The Biden administration has reversed a Trump-era ban on U.S. embassies flying LGBTQ Pride flags.
Secretary of State Antony Blinken has instructed diplomatic outposts that they are free to fly rainbow flags from their flagpoles once more, after former Secretary of State Mike Pompeo banned the practice.
The Trump administration’s move — which required flags to be flown or hung elsewhere on embassy or consulate grounds — was heavily criticized, given it came during LGBTQ Pride Month.
In reversing that decision, Blinken told the chiefs of mission who run U.S. embassies and consulates that they are free to choose whether or not to fly Pride flags, based on what they deem “appropriate in light of local conditions,” according to a cable from Blinken obtained by Foreign Policy.
“Posts should support efforts to repeal [criminalization] legislation, while ensuring that ‘do no harm’ remains our overarching principle so U.S. efforts do not inadvertently result in backlash or further marginalization of the LGBTQI+ community,” Blinken’s cable said.
The new directive is a “blanket” authorization, allowing diplomatic outposts to fly the Pride flag on or before International Day Against Homophobia, Transphobia and Biphobia on May 17.
In practice, it means outposts will not need to seek approval prior to flying the flag, as they would normally. (The Trump administration confirmed their stance on Pride flags by refusing requests from several embassies to fly them.)
The State Department spokesperson issued a statement to Insider confirming the change.
“President Biden believes that America’s strength is found in its diversity. America is stronger, at home and around the world, when it is inclusive,” the spokesperson said.
“Recognizing that each country context is different, U.S. embassies and consulates develop individual plans to raise awareness of violence, human rights abuses, and discrimination targeting LGBTQI+ persons, including appropriate exterior displays.”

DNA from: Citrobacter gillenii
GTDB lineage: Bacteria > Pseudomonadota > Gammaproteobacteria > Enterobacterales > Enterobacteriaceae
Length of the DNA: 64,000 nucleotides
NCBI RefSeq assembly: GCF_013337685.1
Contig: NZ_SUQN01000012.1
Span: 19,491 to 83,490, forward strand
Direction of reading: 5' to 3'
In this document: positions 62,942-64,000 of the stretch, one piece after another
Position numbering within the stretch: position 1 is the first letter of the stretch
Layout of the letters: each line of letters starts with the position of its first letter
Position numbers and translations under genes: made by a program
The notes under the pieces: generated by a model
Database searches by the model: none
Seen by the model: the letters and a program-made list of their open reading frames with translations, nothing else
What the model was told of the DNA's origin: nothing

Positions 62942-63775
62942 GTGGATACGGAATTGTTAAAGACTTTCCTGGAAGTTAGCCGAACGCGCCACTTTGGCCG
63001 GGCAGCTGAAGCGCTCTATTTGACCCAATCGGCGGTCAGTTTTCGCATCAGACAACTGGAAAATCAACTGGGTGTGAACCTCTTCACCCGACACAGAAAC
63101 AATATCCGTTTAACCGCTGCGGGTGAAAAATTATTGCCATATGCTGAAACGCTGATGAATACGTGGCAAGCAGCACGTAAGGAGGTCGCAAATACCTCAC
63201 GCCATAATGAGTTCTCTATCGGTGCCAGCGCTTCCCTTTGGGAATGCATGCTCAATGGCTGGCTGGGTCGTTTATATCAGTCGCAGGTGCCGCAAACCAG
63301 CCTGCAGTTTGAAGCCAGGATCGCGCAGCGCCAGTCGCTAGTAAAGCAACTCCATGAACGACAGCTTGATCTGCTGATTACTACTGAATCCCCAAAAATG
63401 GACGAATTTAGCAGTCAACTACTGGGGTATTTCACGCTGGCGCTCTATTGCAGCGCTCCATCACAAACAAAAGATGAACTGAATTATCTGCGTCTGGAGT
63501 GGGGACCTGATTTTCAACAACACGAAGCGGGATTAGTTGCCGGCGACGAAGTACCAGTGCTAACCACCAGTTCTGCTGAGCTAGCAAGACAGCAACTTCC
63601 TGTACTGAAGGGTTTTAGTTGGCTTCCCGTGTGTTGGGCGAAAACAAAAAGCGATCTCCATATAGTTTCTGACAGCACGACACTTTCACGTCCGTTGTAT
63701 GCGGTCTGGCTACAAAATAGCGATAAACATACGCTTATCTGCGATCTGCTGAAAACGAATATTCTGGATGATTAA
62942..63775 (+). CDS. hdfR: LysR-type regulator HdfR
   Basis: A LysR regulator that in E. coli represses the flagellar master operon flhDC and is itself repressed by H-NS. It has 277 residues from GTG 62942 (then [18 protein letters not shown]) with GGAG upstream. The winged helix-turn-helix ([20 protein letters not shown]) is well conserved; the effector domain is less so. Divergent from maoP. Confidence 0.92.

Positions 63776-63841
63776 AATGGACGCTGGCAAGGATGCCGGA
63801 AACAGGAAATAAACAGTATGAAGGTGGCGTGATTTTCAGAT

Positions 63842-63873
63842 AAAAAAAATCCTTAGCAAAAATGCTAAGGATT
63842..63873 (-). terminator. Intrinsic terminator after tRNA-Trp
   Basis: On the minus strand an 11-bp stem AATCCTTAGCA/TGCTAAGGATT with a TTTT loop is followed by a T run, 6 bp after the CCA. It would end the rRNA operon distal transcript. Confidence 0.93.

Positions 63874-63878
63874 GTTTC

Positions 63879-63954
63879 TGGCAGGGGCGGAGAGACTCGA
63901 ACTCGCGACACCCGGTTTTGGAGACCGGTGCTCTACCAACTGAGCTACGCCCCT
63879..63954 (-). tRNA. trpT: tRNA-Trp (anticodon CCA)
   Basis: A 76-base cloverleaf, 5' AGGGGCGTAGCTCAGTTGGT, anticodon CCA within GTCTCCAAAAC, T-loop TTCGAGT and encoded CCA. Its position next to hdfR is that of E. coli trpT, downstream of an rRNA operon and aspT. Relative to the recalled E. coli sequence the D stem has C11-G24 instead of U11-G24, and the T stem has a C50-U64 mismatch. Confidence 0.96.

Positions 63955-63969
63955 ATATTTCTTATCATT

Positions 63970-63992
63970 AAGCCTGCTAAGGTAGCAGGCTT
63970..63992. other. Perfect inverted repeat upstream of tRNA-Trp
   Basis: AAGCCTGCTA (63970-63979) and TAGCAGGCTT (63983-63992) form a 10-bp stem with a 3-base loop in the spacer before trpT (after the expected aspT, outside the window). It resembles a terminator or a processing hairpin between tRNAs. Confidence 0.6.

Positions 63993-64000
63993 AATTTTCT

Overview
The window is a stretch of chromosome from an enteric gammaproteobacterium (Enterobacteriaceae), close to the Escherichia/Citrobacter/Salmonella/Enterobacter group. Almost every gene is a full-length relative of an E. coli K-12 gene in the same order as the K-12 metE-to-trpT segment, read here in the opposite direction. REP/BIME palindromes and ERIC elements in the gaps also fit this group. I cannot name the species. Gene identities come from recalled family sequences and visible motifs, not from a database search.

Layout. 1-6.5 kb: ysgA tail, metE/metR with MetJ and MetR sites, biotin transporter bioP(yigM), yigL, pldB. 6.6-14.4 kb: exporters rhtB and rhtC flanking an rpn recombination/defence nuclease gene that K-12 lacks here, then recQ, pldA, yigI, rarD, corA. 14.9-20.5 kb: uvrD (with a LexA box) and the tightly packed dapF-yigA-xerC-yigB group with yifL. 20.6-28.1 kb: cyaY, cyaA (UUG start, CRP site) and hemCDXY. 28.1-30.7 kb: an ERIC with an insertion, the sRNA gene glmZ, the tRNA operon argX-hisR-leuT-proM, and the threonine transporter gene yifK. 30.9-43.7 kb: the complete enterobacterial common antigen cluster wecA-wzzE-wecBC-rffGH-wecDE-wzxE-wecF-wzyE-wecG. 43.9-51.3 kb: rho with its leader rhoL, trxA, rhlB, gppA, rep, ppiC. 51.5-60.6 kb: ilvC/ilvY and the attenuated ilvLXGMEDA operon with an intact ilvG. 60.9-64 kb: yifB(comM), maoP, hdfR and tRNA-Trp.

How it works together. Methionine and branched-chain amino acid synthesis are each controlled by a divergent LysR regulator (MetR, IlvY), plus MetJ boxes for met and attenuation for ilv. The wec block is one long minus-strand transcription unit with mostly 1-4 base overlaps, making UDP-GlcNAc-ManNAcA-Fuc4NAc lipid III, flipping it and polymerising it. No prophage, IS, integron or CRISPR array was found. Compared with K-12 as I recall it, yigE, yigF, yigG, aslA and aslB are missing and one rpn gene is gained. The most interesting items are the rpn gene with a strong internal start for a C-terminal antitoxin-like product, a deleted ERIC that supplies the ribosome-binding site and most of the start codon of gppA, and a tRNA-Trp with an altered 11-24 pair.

In reversing the flag ban, Blinken has followed through on a commitment he made during his confirmation hearing in January.
The longtime aide to President Joe Biden, who previously served as national security advisor during his time as vice president, told senators he would lift the ban on Pride flags at embassies.
He also committed to appointing a special envoy with expertise in dealing with human rights issues that directly impact the LGBTQ community, as well as raising that position to ambassadorial level.
In addition, Blinken said he would “repudiate” the findings of a report issued by the Trump administration’s Commission on Inalienable Human Rights.
Filled with anti-LGBTQ figures, the controversial State Department commission had branded LGBTQ equality a “divisive social and political controversy.”
Live streaming platform Twitch has two users of engineering bots to flood Black and LGBTQ creators with abuse.
The company filed a lawsuit last week alleging that users CruzzControl and CreatineOverdose specifically targeted Black and LGBTQ streamers by filling their stream chats with "racist, sexist, and homophobic language and content," Buzzfeed News reports.
Twitch accused the users, whose real names are currently unknown, of evading its attempts to ban them from the platform and said they had "seriously harmed and will continue to harm the Twitch community."
Ford offered the best possible response to an online troll who called their newest truck "very gay": paint it gold, slap a rainbow flag on it, and take it to Pride.
That's what happened after Ford's European arm launched the Ranger Raptor Special Edition, a new iteration of its midsize pickup.
Ford released a suitably bombastic promo for the Ranger Raptor, showing it tearing through a Wild West movie set complete with standoffs, explosions, and the kind of off-roading very few of the Ranger's owners will ever attempt.
But one viewer took exception to the promo, specifically the Ranger's Performance Blue paint scheme. The unnamed commenter called the color "very gay" and urged Ford to paint the truck "black gold or camo!"
The takeover of Afghanistan by the Taliban has left many LGBTQ Afghans fearing for their lives as they wait for religious and political leaders to implement a stringent interpretation of Sharia law, under which homosexuality would be punishable by death.
Homosexuality has always been criminalized in Afghanistan, with LGBTQ people risking potential prison time if their sexual orientation was made public. And even though they could technically be sentenced to death under the law, no death sentences had been handed down in the country since 2001, the last time the Taliban were in power.
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